Step 6: Mill Receiver to 1.375”

Now, replace the original 3/8” drill bit with the short 3/8” end mill bit. For greater accuracy, we recommend installing the drill stop collar along the shaft of the bit and use the digital calipers to verify the depth at 1.375” precisely from the template plate. You’ll wish to let the shaft of the bit ride the interior shape of the plate to ensure an appropriate cut. Throughout this process, apply copious amounts of machining oil to the end mill bit and the template plate.

For the best cut, use shallow, precise movements to remove excess aluminum from the receiver. In doing so, you’ll avoid excess chatter.

If you are using a drill press for this step, which is designed to cut vertically solely, consider plunge-cutting, as the included end mill bits are center-cut and, thereby, designed for vertical and lateral cuts. You’ll use the end mill bit similar to a drill bit, plunging downward until you reach the 1.375” depth mark. With the pilot holes drilled, the aluminum left in the fire control cavity may then be removed using the same method. If you find burs or rough patches, polish and lightly mill them.

Step 7: Mill Receiver to 2.000” Deep

In step seven, we’ll return the mill receiver to a 2.000” depth. By now, you have the rear shelf, and most of the primary receiver cavity machined. You may now remove the short end bit and first milling template. Now, install the long 3/8” end mill bit and bolt the second milling template to the jig. This new plate includes a smaller interior guide and says “3/8” EM 2.00 Deep From This Face.”

Set the depth to stop precisely 2.000” deep from the face of the template using a stop collar and calipers.

Step 8: Cutting Out the Trigger Slot

With the central portion of the receiver cut to final depth ranges, both the 3/8” end mill bit and second milling template may be removed. Now, install the long 5/16” end mill bit and bolt the last template plate, marked “5/16” EM Thru Bottom,” to the jig. This step does not require precise measurements. You’ll cut through the floor of the 80% lower to create a slot for the trigger once done.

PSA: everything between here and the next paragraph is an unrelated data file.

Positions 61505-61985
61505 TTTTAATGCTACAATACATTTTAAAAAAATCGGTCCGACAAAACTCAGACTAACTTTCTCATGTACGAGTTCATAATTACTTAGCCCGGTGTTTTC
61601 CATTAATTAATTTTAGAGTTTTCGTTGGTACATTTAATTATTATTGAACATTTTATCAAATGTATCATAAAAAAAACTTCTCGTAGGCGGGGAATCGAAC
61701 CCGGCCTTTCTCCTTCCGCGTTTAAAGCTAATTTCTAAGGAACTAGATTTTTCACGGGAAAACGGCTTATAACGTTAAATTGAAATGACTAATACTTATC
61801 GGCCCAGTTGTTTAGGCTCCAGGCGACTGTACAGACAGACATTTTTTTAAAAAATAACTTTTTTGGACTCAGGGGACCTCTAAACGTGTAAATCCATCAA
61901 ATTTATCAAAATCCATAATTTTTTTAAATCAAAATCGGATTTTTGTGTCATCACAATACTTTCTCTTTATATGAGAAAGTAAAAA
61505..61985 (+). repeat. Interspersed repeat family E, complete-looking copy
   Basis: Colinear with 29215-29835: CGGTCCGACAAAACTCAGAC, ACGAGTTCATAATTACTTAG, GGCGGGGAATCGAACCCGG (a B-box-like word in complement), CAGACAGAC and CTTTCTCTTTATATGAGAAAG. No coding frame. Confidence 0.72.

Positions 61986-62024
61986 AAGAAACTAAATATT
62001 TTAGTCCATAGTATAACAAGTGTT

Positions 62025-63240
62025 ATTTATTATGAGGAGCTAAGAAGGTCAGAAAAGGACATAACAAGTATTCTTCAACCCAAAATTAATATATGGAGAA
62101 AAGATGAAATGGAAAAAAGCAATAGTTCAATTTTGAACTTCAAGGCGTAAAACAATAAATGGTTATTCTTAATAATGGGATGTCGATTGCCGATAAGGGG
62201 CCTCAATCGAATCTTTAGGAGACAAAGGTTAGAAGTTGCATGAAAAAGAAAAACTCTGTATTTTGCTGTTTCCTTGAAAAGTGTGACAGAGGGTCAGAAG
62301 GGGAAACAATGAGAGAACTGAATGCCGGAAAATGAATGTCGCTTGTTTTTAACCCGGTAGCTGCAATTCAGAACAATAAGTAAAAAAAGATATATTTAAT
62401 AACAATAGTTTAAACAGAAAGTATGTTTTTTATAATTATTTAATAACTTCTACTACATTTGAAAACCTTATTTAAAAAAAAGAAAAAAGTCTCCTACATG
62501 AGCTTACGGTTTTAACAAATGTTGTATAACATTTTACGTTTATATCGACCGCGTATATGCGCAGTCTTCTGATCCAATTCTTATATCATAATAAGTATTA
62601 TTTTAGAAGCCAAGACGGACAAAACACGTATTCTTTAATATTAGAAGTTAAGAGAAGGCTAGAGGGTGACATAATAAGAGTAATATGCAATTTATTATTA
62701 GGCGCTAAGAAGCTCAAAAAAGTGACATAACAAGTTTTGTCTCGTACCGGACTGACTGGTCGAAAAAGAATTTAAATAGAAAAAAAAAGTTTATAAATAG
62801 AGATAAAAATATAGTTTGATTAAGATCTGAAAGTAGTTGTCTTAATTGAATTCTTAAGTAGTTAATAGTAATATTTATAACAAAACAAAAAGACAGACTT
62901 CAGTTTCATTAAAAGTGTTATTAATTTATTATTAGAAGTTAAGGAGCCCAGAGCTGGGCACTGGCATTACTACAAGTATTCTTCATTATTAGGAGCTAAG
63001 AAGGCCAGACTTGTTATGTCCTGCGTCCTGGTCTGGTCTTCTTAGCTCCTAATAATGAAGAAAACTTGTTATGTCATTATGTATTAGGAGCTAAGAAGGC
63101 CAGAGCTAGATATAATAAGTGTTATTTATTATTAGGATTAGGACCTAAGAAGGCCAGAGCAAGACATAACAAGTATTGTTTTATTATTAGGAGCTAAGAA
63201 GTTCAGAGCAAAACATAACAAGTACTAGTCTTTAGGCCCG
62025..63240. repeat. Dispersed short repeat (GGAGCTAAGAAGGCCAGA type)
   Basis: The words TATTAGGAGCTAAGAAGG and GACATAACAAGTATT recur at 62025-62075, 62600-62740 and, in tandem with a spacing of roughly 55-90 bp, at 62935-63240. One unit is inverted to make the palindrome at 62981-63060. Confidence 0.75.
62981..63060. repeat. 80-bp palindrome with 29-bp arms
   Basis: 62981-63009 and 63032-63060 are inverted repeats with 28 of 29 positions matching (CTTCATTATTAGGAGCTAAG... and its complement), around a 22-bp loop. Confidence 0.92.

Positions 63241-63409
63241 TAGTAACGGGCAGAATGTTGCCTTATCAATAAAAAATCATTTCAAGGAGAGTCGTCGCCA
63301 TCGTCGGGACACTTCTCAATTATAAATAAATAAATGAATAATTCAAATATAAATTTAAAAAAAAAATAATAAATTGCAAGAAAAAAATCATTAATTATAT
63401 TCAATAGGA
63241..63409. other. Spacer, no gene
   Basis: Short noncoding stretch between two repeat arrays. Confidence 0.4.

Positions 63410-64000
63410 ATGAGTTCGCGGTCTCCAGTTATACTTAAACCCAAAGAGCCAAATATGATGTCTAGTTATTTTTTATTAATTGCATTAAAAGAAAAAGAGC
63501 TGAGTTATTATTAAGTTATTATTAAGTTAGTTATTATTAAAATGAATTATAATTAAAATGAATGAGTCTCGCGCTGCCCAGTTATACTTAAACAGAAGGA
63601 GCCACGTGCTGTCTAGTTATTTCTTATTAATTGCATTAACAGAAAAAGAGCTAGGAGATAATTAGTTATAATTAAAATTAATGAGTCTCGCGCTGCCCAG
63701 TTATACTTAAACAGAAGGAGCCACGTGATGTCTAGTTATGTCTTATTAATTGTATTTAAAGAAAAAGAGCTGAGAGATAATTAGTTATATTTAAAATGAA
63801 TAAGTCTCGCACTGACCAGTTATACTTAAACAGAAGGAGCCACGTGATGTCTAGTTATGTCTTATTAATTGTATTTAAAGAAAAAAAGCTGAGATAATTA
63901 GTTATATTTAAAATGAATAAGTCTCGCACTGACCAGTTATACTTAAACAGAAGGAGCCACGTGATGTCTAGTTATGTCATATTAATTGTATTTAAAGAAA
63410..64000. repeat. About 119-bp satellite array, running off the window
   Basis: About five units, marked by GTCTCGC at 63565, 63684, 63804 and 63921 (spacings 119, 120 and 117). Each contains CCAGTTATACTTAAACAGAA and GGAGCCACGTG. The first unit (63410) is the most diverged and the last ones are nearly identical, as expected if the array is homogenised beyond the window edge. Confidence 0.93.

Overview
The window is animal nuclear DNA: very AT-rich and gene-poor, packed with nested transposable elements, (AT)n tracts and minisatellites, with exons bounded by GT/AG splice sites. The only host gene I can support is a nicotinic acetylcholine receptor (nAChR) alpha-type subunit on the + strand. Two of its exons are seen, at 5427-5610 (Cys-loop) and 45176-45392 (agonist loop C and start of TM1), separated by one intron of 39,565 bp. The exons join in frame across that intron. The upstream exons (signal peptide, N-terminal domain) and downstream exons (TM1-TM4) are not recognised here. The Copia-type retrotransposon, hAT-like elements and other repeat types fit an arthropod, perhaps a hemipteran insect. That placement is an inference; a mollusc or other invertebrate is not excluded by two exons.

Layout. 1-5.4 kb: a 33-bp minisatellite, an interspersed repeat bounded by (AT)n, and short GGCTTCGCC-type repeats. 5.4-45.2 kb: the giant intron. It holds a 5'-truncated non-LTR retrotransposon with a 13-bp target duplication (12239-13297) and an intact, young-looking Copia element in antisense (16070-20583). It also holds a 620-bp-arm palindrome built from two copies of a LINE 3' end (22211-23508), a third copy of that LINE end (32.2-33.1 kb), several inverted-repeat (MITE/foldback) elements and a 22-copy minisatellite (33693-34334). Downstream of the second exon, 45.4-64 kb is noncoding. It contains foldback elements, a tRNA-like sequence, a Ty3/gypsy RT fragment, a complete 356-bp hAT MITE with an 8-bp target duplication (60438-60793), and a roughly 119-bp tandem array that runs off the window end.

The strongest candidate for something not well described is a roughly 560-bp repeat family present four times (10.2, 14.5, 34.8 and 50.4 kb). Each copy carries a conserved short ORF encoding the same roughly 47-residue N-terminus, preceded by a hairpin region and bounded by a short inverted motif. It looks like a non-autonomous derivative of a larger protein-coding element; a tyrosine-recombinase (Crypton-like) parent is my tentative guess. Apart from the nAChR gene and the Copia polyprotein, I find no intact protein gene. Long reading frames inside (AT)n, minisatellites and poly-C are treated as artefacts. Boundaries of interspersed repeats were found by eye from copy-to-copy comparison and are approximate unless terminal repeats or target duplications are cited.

Once the trigger slot is cut, the receiver’s fire control cavity is finished. You may remove both the jig and the lower from your vise and position the entire assembly horizontally for further drilling. You want the right side faced.

Remember: Do not remove the template holder from the top of the jig. Leave it in place for now.

Step 9: Drill Hammer, Trigger, and Safety Pin Holes

The final step, now with the receiver and jig horizontally placed, is to drill the hammer, trigger, and safety pinholes. Drill entirely through the sides of the receiver via the right side plate. The drill bushings ensure every pin hole is aligned.

Using the 3/8” drill bit, complete the safety lever pinhole.

Using the 5/32” drill bit, finish the hammer pin hole, trigger, and disconnector pinhole.

You’re done! Your 80% lower is now ready for assembly. If you wish, you may coat the interior of the receiver to better protect the now-raw aluminum showing through. Some leave it bare, however.

Make it Easier with 80% Arms

Do these instructions look confusing, or you just aren't sure what they mean? No Problem. We've made things easier than ever with the release of our Easy Jig® Gen 3! Check out the product page for videos of how simple it really is, or our instruction manual page to see how simple we have made all of our products. Also, don't forget, we offer the Foolproof Guarantee! If you happen to mess up one of our lowers with one of our jigs, we'll replace it at a 50% discount.